July 15, 2024


Built General Tough

The Northwest is slowly recovering from containment

Edmundston businesses are slowly recovering from total containment and the red phase decreed at the start of the year. Acadie Nouvelle went to meet them on Tuesday.

Customers don’t rush to the doors. The queues do not overflow to the outside as they do in front of some giants in Moncton.

Nevertheless, the city of Edmundston has started to come to life again since the return to the yellow phase, about three weeks ago.

The traffic is denser, the cars are multiplying in the parking lots of gyms and restaurants.

Many would have returned to their habit, whether it was shopping on Saturday or going out for a beer on Thursday evening.

The easing of restrictions is good for everyone, certainly, but especially for traders who can now re-envision a semblance of normalcy.

Gradual recovery

At the Fashionista boutique by Douceur de Nuit, the recovery would be good, but gradual.

“There are a lot more people who come from the yellow phase,” said Angela Deveau Dubé, the manager.

“I think the sun for sure helped people out. But I also think they were more on edge during the red phase. Several even thought that we were closed. ”

Since the complete reopening of the clothing and lingerie store, a little more than half of the usual customers have responded.

Angela Deveau Dubé and Caroline Levesque at Boutique Fashionista by Douceur de Nuit. – Acadie Nouvelle: Allison Roy

Ms. Deveau Dubé guesses that the rest prefer to continue to avoid non-essential travel, still shaken by the violence of the outbreaks in the area.

“We had not yet experienced that in Edmundston. In our beautiful little corner of New Brunswick, things were going well. And all of a sudden, we were almost more infected than in Montreal, all things considered. The world no longer knew what to think. They were really scared (…). We saw the city transform. ”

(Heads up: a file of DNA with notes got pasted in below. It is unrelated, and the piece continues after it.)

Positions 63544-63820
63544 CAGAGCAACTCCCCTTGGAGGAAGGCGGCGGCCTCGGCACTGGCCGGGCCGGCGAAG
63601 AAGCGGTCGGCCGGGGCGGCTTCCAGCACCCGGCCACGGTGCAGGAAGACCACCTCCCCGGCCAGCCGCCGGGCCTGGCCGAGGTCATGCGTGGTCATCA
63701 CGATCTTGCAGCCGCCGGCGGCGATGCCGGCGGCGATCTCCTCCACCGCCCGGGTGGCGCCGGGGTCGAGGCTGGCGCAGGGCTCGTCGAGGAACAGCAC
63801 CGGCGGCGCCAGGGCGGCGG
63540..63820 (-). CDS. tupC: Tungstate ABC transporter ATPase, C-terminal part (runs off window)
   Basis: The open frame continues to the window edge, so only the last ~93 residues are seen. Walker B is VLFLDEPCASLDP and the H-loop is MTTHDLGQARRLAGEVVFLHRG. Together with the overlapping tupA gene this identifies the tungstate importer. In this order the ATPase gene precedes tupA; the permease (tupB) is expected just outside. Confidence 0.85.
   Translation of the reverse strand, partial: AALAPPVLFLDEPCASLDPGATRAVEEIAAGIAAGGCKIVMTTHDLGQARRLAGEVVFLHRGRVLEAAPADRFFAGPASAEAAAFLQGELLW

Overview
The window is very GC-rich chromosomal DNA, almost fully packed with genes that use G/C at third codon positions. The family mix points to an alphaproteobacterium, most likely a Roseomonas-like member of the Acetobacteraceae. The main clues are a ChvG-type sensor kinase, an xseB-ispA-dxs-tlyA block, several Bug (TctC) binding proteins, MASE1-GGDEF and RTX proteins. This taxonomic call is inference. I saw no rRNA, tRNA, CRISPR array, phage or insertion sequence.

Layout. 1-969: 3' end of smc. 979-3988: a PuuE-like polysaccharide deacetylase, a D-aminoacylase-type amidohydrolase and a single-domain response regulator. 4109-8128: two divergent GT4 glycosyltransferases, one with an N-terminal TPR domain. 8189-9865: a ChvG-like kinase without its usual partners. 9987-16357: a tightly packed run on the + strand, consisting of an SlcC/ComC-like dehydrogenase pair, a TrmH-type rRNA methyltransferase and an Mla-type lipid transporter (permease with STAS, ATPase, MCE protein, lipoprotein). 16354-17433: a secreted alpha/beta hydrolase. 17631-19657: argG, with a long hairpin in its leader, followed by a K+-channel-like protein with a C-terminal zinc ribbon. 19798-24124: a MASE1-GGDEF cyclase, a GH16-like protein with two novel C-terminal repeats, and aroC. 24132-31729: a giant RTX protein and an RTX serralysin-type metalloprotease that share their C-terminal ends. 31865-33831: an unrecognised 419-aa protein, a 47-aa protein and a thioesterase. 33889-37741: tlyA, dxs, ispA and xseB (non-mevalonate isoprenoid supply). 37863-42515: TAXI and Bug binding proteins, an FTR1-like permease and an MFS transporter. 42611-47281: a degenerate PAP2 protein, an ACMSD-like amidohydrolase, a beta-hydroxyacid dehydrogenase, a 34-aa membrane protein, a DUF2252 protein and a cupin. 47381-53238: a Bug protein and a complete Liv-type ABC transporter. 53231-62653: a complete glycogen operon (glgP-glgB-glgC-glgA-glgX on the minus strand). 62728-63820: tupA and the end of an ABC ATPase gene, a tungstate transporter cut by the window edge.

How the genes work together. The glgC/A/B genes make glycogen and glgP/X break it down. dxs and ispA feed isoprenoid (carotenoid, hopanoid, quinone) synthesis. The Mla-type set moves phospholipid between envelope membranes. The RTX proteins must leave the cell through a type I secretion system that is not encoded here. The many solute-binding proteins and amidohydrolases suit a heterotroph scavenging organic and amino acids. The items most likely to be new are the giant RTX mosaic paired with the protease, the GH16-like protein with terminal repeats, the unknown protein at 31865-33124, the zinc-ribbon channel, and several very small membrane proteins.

Increased vigilance

On the side of Gym Sparta Progression, customers have also been extra cautious following the outbreaks.

Kim Roy, an employee, believes that the recent crisis has made many people aware of the region’s vulnerability.

“In the beginning, customers often had to be reminded, ‘Hey, put on your mask, be careful, social distancing.’ Some said: “Bin wayon, there is not even a case in Edmundston”. While there, they’re trying to be a lot more careful. They see that no region is immune to this. ”

The Sparta Progression gym has reportedly sold several subscriptions since its reopening, especially during the first two days of the yellow phase.

The new trend would be those of a month, proof that customers are just as careful in their purchases as their behavior.

“The turnover is going well, there are a lot of people,” says Ms. Roy, however.

Some clients who are older or with health problems would not have resumed training yet, but others would not have wasted a second.

The employee recalls that training is for many an essential tool to maintain mental balance.

Especially in the months leading up to the summer, she says, customers were eager to see the gym reopen and have been using it in large numbers since.


At the restaurant Pur et Simple, business has been going well lately.

The transition to the yellow phase, combined with the good weather and the spring break two weeks ago, gave the business a big boost after two weeks of closure and two more to do only take-out.

“It seems that people were tired of staying at home, there they go out, they are happy and we see that it really (increase) our turnover”, rejoices the manager, Brenda Dumont.

Brenda Dumont, the manager of Pur & Simple in Edmundston, and her colleagues. – Acadie Nouvelle: Allison Roy

However, while navigating the recovery, the Edmundston restaurant suffered from a major labor shortage.

“In restaurants, when we close, people need to work and therefore find new jobs. When we reopen, we have to find new employees, ”explains Ms. Dumont.

At the same time, the manager considers that Pure and Simple customers also seem more concerned about COVID-19 since the outbreaks.

They are more likely to book, ask questions about sanitary rules and order take-out, she illustrated.

Regain confidence

Patrick Lajoie, brewer at the Brasseurs du Petit-Sault, also testifies to a successful recovery, so gradual.

“The world was eager to come back. Even if there are a lot of rules (…) they respect them, ”he said.

Most Petit-Sault customers waited a few weeks before revisiting the microbrewery, at the start of the orange phase.

Mr. Lajoie believes that they had already regained confidence when the yellow phase arrived.

Her colleague, Marlène Albert, points out that delivery services remain the most popular despite the opening of the tasting room.

The Brewers of Petit-Sault would have precisely pulled out of the game during the total confinement and the red phase thanks to this alternative.

Patrick Lajoie, brewer with Les Brasseurs du Petit-Sault in Edmundston. – Acadie Nouvelle: Allison Roy